During his first foreign trip as president, Tomislav Nikolić told his Russian counterpart Vladimir Putin in Moscow on Saturday that Serbia is on a “long and uncertain” path to joining the European Union and will not surrender its claim to breakaway province Kosovo for the sake of membership.
The nationalist Nikolić was elected earlier this month in a runoff election against liberal leader Boris Tadić. Tadić could yet become prime minister because his pro-European Democratic Party did win a parliamentary majority.
On the campaign trail, Nikolić proclaimed himself in favor of membership. “The European Union is our goal,” he said. “We want the EU if the EU wants us.” Members of his populist Serbian Progressive Party were loyal to President Slobodan Milošević during the breakup of Yugoslavia in the 1990s however, sparking fears in the West that he will take the country in a more pro-Russian direction.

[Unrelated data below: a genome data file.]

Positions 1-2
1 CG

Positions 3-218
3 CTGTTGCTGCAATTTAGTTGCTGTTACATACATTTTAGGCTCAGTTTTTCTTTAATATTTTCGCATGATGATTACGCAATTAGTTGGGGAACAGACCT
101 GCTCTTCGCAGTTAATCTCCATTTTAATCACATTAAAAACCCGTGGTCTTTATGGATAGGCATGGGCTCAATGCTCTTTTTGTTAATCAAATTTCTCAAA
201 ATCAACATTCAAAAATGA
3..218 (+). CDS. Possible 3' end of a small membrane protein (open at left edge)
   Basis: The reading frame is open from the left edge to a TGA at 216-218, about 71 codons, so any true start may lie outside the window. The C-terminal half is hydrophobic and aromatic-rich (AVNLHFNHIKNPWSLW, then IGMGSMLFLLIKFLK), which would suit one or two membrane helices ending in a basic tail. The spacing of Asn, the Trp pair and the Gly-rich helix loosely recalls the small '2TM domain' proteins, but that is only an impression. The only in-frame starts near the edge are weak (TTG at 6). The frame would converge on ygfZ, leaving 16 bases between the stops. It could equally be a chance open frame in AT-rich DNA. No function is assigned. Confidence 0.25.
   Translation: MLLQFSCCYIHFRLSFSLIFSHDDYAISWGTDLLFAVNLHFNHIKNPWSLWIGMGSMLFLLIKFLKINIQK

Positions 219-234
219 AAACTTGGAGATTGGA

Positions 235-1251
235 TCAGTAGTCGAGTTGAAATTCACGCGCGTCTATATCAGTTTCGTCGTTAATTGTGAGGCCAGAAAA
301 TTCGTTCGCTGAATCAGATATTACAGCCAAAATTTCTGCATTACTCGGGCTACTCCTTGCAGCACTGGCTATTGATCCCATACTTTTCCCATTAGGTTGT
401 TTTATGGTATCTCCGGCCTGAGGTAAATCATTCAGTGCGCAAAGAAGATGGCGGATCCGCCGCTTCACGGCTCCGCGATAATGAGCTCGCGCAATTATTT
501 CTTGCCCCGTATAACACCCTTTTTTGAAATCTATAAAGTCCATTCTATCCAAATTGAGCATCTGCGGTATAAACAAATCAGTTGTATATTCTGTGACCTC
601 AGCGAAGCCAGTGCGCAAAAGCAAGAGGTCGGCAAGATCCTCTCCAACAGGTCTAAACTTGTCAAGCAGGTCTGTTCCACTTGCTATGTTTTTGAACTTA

Although recognition of Kosovo, which has a majority ethnic Albanian population, as an independent state is not a condition for Serbian membership, Brussels does urge Belgrade to “normalize relations” with its former southern province. Serbia considers the region the cradle of Serb civilization. Even Tadić ruled out ever giving it up.
Russia as well as five European Union members do not recognize Kosovo as a sovereign country. Most European states, Turkey and the United States do.
Kosovo tried to assert independence in the late 1990s which prompted the Milošević government in Belgrade to send in military forces to suppress the uprising. NATO responded by bombing the Serbs which compelled them to withdraw their troops and accept a ten year period of United Nations administration in the territory.
Russia criticized NATO’s bombing campaign of Serbia in 1999 and shares an ethnic and religious heritage with the country. “We see Serbia as our spiritual brothers,” is how Putin put it on Saturday.